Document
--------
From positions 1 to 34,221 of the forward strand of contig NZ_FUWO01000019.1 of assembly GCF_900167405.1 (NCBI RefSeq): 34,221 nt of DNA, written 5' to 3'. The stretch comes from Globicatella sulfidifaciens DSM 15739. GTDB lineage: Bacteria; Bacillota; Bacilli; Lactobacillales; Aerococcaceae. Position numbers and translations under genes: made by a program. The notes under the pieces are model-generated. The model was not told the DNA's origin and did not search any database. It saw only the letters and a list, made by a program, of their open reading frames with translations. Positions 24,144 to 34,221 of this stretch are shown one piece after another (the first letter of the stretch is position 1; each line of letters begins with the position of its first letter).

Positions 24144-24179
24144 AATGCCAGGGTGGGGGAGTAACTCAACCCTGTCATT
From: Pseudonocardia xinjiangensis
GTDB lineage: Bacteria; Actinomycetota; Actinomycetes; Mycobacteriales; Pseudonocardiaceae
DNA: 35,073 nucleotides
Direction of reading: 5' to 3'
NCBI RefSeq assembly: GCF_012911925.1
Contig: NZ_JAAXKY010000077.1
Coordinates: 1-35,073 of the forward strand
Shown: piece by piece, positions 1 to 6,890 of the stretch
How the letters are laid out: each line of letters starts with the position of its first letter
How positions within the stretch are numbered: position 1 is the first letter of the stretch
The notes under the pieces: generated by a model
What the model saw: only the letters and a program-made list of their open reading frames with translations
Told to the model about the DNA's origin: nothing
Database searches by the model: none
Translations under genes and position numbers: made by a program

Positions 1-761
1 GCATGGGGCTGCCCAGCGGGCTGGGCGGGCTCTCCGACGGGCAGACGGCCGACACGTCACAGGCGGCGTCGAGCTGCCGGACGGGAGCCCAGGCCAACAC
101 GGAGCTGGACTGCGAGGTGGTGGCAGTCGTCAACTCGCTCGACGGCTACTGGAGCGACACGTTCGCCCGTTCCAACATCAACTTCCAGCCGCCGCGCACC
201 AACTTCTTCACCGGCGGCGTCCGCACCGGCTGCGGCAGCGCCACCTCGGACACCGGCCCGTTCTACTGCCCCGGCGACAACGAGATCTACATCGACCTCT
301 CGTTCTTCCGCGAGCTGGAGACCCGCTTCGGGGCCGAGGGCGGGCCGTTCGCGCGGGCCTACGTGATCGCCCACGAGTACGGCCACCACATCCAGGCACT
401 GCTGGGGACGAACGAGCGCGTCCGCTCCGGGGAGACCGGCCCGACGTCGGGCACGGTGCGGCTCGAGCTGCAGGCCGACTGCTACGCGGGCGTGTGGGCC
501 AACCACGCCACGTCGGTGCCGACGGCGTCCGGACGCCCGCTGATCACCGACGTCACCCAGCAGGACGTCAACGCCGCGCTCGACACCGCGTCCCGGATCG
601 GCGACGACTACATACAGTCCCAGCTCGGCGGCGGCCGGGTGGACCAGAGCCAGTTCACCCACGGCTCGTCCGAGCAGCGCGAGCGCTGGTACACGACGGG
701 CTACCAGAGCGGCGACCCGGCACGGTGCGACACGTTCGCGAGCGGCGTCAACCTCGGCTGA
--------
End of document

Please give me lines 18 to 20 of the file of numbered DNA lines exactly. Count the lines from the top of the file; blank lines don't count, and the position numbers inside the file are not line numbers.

Translations under genes and position numbers: made by a program

Positions 1-761
1 GCATGGGGCTGCCCAGCGGGCTGGGCGGGCTCTCCGACGGGCAGACGGCCGACACGTCACAGGCGGCGTCGAGCTGCCGGACGGGAGCCCAGGCCAACAC